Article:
Sunday, September 11, 2016

Book Review: The Long Weekend, by Adrian Tinniswood

I picked out The Long Weekend: Life in the English Country House, 1918-1939 from NetGalley to review here as the country house has such a prominent place in classic and historical fiction - think of how many mysteries wouldn't exist without characters being cooped up together for a country weekend!

The book is exhaustive - Tinniswood goes through all the aspects of the country house itself, from architecture to interior decoration to sale to (royal, aristocratic, and common) owners, with detailed descriptions of how these went down at various specific estates. The social aspects, unfortunately, don't seem to get as much time as the others (or perhaps the architecture and interior design chapters simply seemed very, very long?). Country house parties are dealt with at the very beginning, and then at the end there's discussion of gay country house owners, hunting and fishing, the servants, politics, and the collapse of this culture during WWII.

Ultimately, I'm not sure how much it enriches the period-drama-fan's view of country house society beyond what you've absorbed from period novels and shows like Brideshead Revisited and Downton Abbey and the like - it confirms rather than enlightens, and gives specific context to generalizations you already knew. But if the reader is researching the period, all of this specific information is extremely helpful.

Saturday, September 10, 2016

HSM #8 - Pattern: A Victorian Quilt

Well, it was intended to be a Victorian quilt, but I'm not sure about the overall effect.

Photographed on my bed for scale, but the quilt is now in Ohio with Julie.
I've always meant to do some quilting, but it's never come up. In 2015, I went so far as to buy the fabric to make this one as a wedding present, but the actual Hallowedding bridesmaid dress was more pressing, so I backburnered this and ... forgot about it, pretty much. Then, earlier this year, when I was thinking about the "pattern" challenge, it occurred to me that patchwork quilting is definitely all about patterns.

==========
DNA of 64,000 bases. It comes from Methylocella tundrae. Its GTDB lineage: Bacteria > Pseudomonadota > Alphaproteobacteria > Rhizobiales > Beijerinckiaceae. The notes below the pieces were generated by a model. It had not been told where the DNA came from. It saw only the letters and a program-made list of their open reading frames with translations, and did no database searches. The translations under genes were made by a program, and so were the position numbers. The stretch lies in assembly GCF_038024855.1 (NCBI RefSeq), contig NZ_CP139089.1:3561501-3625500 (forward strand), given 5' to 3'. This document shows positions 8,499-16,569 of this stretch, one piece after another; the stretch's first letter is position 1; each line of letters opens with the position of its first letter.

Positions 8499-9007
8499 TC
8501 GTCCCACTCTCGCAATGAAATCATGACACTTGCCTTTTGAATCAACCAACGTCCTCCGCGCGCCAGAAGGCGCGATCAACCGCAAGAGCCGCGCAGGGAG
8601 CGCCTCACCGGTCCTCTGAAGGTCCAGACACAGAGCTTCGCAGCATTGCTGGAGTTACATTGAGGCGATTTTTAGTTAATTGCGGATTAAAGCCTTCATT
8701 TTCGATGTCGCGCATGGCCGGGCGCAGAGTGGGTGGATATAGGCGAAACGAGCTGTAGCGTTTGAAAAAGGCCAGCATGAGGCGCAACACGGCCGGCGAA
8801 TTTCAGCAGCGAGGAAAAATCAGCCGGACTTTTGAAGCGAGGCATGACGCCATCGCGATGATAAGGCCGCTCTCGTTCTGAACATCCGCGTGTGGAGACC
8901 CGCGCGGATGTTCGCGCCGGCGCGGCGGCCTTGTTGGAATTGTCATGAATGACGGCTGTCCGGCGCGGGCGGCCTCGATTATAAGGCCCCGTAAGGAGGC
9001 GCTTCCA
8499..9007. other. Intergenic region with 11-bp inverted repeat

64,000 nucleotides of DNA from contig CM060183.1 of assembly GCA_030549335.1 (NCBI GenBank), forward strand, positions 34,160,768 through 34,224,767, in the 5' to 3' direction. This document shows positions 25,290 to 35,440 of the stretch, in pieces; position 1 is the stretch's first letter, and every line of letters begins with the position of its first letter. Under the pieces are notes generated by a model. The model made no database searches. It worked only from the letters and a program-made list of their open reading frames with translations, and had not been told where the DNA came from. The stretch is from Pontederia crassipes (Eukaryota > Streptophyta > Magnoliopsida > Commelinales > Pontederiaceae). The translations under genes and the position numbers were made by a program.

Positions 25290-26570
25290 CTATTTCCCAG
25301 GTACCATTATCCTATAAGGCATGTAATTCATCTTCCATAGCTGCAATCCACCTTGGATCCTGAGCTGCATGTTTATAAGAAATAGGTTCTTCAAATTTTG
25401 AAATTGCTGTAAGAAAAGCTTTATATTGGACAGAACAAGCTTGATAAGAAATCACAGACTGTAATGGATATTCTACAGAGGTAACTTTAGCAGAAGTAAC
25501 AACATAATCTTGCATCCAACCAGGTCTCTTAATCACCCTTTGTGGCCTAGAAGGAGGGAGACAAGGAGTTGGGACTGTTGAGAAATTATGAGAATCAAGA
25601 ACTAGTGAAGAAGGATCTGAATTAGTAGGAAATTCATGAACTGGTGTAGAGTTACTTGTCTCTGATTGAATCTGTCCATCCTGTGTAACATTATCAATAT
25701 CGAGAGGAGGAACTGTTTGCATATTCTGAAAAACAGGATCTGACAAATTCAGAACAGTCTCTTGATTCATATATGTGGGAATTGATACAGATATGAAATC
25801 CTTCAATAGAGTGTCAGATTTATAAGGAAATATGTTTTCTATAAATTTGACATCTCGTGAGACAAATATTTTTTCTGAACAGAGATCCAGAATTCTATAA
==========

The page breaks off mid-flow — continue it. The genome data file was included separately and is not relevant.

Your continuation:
For inspiration and an idea of what I could sew that wouldn't take me too many months, I visited Warmth, Remembrance, and Art: 200 Years of Quilts and Comforters in Northern New York at TAUNY, to which the St. Lawrence County Historical Association had loaned a couple of antiques. I was a little overwhelmed, but this brick pattern struck me as a good one for a first quilt.

This quilt was made by Olive Clark Wood, who married in 1874 and was widowed in 1877. The curator speculated (reasonably) on the label that these were all samples of material from the fancy goods store she ran to support herself. I made mine much more matchy, but it's still the same basic pattern.

When I bought the fabric, I didn't know exactly what I'd make, but I knew it would be an historical pattern so I made sure to aim for plausibly mid-19th century prints and solids (and Julie's favored dark purple colorway). I really wish I had more of this pink print in particular to use for an 1830s day dress, but unfortunately it was going out when I bought this fabric almost two years ago and it's nowhere to be found.

I was doing hand-piecing for the short seams at first, but with some advice from Mom I got into the rhythm of doing it all by machine. The quilting, though, is all by hand - straight diagonal lines, an inch apart. This is something I've seen on a number of period quilts and seemed nice and simple, but one thing you should know if you try to do this is that the lines increase in length very, VERY quickly.